Re: [-empyre-] interactive video as error
I don't see why performativity and/or intentionality depends on error, or
how error is equivalent to misrecognition or mismatch. Performativity as I
understand it references statements that themselves are actants, as in
taking an oath or possibility interjections. It also references _any
computer command, from clicking a link to typing and hitting return on
'date' in a terminal window. Likewise interactive video is a discursive
field with perhaps live performance near one 'node' and the standard
network newscast near another. There are any number of possibilities. As
pointed out, even live audience participation is a form of performativity
for more than the performer/creator his/her self. It's always a wager.
Re: Virtual - I'm nervous about posting here, but I think there are issues
relatively important at stake. I find the concept of tremendous use, and
can point to for example Merlin Donald's work on external mind as a good
example. One can deconstruct constantly, but there's a basic (not essen-
tial) difference between an equivalent avatar in Poser and being-in-the-
world a la say Merleau-Ponty or Alfred Schutz. The difference however
isn't technologically-based; Tibetan 'ghost traps' or kami-residentces in
Shinto Shrines also embody the virtual. It's the liminal that's fascina-
ting here - something that Talan Memmott has worked on extensively - the
distance between screen and participant - a skein of projectivity /
introjectivity (since there are other loops as well I use the term
'jectivity' to reference this entanglement), that works within an uncanny
among real/virtual/physical-material/representation and so forth. Most of
my own work's in this area; I certainly see Talan's as well here.
It's very unclear to me that the Furtherfield Studio is 'closed.' It's
'closed' the way any venue is, even the Agora. But anyone may enter and
participate, and when I've been in/on/within it, it's been full of
surprises - just like IRC, newgroups, etc., all equally open and closed.
On Mon, 14 Mar 2005, Barbara Lattanzi wrote:
I have used the hiatus in my participation in this discussion to absorb the
insights of Komininos, Adrian, James, Simon, Ed, Jim, Alan and others.
Thanks for numerous valuable insights and references... e.g., Michael
Polyani, whose work I was completely unfamiliar with.
Also, there were detailed discussions of actual interactive net projects by
Marc Garrett and Chris/babel.
I am interested in the fact that the conversation about specific works spun
into a discussion of the virtual.
Is this side-stepping intentionality? What about performance in interactive
video for the web?
For example, the performativity of users is foregrounded in Furtherfield's
Visitors Studio. As I interpret Marc's words, the purposes of interactive
video on the web - as experienced at Furtherfield - is activist:
"It is not only the people that invent/make the platform and sculpt it, it is
the community that changes its manner and shape as well, in demanding that it
changes for their own creative needs." -- quoted from Marc's post on march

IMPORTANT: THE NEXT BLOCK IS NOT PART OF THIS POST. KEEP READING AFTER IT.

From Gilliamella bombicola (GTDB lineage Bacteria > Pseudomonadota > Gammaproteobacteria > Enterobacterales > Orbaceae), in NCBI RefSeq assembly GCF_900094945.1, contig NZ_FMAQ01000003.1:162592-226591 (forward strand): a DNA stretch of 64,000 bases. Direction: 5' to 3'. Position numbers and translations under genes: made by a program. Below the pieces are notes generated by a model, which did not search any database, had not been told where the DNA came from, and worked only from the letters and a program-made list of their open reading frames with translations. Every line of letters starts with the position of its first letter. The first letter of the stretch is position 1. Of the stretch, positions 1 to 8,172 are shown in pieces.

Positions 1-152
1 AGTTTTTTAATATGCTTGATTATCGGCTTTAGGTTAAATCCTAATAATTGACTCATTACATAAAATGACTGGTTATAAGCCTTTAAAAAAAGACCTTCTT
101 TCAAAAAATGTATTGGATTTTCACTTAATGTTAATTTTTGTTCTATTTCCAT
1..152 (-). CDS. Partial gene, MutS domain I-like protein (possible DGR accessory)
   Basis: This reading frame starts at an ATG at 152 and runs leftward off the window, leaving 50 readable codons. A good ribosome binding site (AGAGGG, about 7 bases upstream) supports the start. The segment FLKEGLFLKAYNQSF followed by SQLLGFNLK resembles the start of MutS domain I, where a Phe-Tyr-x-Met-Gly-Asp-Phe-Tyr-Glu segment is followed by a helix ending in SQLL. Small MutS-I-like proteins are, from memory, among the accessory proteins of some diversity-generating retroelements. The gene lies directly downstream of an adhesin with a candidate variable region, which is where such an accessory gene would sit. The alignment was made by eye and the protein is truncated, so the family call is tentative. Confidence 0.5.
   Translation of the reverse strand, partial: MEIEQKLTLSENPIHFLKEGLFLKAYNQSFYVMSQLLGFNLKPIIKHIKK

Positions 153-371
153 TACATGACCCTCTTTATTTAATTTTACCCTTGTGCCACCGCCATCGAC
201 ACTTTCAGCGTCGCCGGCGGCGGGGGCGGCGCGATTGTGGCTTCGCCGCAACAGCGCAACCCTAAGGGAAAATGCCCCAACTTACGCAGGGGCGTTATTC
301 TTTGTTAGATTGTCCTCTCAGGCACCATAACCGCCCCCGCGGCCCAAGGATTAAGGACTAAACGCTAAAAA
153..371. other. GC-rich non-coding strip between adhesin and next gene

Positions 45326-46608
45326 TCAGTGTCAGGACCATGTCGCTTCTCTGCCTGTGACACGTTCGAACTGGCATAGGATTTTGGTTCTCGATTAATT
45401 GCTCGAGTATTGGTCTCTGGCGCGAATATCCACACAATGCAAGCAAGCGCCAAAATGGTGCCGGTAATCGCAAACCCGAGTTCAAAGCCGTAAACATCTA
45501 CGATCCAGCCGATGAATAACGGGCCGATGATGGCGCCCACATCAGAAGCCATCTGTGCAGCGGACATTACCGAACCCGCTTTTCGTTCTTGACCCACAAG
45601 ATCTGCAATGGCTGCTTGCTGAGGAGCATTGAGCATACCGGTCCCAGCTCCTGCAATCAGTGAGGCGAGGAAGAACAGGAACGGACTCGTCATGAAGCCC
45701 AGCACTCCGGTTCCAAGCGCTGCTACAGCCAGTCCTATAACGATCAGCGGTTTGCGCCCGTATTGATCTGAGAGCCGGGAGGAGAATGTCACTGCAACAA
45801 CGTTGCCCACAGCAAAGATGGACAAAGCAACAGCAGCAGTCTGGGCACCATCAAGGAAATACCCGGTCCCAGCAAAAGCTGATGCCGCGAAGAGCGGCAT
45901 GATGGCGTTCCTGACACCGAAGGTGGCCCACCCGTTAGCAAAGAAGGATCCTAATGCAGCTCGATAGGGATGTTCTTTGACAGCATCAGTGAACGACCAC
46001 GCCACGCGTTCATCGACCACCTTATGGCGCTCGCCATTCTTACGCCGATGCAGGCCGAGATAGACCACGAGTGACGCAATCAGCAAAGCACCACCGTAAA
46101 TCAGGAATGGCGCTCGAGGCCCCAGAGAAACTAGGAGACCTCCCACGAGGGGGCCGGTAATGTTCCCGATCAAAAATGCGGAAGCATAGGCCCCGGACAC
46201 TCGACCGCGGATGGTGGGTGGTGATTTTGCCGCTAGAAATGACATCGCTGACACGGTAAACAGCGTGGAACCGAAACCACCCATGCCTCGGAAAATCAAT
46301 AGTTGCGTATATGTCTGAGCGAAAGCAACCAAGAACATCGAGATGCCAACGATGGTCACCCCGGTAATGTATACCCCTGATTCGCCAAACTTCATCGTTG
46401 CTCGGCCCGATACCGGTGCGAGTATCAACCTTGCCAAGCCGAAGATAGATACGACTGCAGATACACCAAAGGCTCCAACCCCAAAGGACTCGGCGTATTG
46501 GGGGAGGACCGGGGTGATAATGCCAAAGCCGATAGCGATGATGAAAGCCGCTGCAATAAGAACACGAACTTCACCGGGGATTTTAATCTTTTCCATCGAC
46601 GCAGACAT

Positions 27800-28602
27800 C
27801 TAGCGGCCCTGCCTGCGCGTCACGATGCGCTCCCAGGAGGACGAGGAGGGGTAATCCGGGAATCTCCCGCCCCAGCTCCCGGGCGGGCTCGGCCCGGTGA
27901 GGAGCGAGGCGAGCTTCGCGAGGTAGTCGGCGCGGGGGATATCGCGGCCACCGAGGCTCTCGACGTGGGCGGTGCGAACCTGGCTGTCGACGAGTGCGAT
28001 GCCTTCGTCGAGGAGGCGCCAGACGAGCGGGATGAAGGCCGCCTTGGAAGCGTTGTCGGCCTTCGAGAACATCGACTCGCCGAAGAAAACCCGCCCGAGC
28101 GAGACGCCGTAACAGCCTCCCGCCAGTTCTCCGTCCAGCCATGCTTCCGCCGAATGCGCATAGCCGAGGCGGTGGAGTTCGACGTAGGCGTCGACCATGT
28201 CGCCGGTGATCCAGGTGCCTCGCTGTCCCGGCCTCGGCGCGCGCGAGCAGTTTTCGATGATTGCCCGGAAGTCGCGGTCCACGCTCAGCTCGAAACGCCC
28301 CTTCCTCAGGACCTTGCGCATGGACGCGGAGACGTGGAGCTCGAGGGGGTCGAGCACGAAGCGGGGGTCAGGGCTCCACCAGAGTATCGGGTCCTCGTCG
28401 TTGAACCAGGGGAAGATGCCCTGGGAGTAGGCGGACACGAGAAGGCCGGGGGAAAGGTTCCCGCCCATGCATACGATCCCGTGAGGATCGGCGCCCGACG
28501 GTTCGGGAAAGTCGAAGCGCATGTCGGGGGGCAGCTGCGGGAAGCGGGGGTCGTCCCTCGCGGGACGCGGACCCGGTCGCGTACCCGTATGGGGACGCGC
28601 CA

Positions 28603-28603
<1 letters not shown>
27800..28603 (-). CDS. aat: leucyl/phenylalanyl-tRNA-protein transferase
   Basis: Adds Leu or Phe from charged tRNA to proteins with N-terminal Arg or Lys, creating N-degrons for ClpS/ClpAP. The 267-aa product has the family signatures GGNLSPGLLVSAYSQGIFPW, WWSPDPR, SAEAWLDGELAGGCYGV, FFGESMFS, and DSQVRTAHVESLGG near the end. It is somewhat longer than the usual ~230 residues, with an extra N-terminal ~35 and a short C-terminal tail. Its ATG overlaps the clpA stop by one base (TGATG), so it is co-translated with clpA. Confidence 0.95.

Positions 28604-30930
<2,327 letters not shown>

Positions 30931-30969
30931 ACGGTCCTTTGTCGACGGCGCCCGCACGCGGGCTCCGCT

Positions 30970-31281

I take this to mean that a group of people sees itself taking shape around a
more or less stable pattern of possibilities, grounded in a dynamic process
rather than in a group identity. The benefit of this collaborative
intentional process is the ability of the group to morph itself over time....
...that is, as long as the group remains within the closed environment of the
So, I would not necessarily call this "community-building" because of the
closed system. Yet Marc invokes community as integral to the Visitors
How does the public-space dimension of the web shift the performativity of
the viewer? Is it only between these 2 alternatives:
Alternative 1. -- "reflective" interactivity (Nicolas Clauss' collaborative
works, including "Pianographique", being a powerful example)
Alternative 2. -- collaborative interactivity, where a community is presumed
and integral (as in Furtherfield)
In contrast to these, "C-SPAN Karaoke", and downloadable interactive video
software such as "HF Critical Mass", depend on a pre-existing group that is
familiar with several overlapping conversations/discourses. "CSPAN Karoake"
and "HF Critical Mass" are performative, just as dependent upon social
context as the Visitor Studio at Furtherfield, yet share neither the desire
to do community-building nor the alternative attention to "reflective" modes
Performativity (and intentionality) depends on error.. e.g., it is "wrong" to
sing pop tunes as accompaniment to public-policy videos (as in cspan
karaoke); or it is "wrong" to open-source an aesthetic that is by-definition
open source as soon as it is embodied in a work of art such as Hollis
Frampton's film "Critical Mass" (as in the interactive video software "HF
Critical Mass"). The performance is in the error, the discursive mismatch.
The pursuit-of-error as performance of intentionality - this is what will be
"interactive" about anything technologically-characterised as interactive
video on the web.
WVU 2004 projects: http://www.as.wvu.edu/clcold/sondheim/
Trace projects http://trace.ntu.ac.uk/writers/sondheim/index.htm
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